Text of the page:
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The Pursuit of Power in Modern Japan 1825–1995$
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Chushichi Tsuzuki

Print publication date: 2000

Print ISBN-13: 9780198205890

Published to Oxford Scholarship Online: October 2011

DOI: 10.1093/acprof:oso/9780198205890.001.0001

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Economic Crises and Overseas Colonies

Economic Crises and Overseas Colonies

Chapter:
(p.223) 11 Economic Crises and Overseas Colonies
Source:
The Pursuit of Power in Modern Japan 1825–1995
Author(s):

CHUSHICHI TSUZUKI

Publisher:
Oxford University Press
DOI:10.1093/acprof:oso/9780198205890.003.0012

This chapter introduces the general crisis of capitalism. It explains the post-war financial panic of 1920. The panic of 1920 wiped out all of the profits earned during the First World War, and Japan, which had enjoyed a long period of rising prices since the end of the Matsukata deflationary policy, now entered a prolonged period of deflation, part of the worldwide slump in the 1920s. The chapter also deals with the earthquake bills and the 1927 financial crisis. It is not easy to ascertain the exact roles played by Mori and Yamamoto Jotaro in shaping foreign policy pursued by the Tanaka government. The gold standard restored and abandoned, and the impact of the world depression are shown as well. Moreover, economic growth during the depression and the new zaibatsu, and Japan's colonial empire in the 1930s are described. Korea gets special attention in this chapter as she had been a key factor in Japan's foreign policy and imperialist designs since the early Meiji period. The chapter then addresses Taiwan, the South Manchurian Railway, and Japanese residents in Shanghai.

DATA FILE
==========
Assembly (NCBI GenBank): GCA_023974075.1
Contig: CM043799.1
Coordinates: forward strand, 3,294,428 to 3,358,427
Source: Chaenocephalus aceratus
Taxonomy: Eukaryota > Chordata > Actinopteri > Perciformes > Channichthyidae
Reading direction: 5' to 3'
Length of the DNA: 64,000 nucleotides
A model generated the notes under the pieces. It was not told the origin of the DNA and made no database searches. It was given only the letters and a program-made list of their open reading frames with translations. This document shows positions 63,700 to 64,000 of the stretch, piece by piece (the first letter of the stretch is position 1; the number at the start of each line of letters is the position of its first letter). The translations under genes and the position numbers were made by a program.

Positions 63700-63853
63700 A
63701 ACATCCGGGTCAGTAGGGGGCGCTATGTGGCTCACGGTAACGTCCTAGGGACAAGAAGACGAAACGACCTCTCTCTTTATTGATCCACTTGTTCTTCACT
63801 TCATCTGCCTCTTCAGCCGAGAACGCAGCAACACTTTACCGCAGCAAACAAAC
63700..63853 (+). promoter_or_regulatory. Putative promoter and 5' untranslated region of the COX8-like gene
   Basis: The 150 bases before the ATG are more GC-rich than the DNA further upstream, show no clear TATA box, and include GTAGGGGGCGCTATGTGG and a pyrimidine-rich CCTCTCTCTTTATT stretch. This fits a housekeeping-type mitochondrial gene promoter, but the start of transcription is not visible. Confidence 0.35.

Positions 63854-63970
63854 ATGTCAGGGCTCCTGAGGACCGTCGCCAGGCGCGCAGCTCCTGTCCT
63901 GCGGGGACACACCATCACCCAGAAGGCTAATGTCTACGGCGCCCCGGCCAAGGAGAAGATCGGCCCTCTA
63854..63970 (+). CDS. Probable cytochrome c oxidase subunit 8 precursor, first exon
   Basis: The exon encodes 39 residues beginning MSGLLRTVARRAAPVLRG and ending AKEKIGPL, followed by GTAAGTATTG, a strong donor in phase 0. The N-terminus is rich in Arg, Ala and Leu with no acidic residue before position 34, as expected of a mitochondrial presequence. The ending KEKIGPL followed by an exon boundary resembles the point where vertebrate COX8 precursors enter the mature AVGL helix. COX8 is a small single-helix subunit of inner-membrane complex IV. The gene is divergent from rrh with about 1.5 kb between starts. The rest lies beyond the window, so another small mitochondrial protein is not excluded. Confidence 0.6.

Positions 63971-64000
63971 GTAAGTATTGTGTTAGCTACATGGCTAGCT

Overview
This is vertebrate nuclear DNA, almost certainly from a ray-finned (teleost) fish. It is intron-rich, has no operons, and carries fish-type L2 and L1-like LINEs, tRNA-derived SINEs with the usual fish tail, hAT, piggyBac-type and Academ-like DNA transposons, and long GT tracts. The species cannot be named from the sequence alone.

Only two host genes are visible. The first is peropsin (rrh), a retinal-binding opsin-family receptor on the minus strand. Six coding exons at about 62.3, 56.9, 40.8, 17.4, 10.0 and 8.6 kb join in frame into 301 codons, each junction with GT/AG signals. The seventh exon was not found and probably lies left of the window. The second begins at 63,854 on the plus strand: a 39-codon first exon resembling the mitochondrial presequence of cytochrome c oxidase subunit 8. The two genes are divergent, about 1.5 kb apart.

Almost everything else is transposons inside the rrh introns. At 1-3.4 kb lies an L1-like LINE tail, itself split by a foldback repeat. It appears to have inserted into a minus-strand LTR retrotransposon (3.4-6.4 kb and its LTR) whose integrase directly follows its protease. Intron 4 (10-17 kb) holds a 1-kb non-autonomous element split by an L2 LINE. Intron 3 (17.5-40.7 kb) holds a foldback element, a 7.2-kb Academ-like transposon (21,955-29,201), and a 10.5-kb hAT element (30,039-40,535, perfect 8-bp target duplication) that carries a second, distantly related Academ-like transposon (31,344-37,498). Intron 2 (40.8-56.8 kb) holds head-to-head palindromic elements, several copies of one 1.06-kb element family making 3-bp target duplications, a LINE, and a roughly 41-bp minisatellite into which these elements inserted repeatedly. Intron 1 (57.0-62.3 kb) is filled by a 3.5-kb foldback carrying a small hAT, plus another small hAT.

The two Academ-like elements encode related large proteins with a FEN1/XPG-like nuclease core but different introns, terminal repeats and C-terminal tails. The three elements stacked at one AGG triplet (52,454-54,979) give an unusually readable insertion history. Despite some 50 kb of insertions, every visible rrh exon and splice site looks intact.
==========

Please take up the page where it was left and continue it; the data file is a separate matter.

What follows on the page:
Keywords:   capitalism, Japan, foreign policy, financial crisis, gold standard, world depression, Korea, Taiwan, South Manchurian Railway, Shanghai

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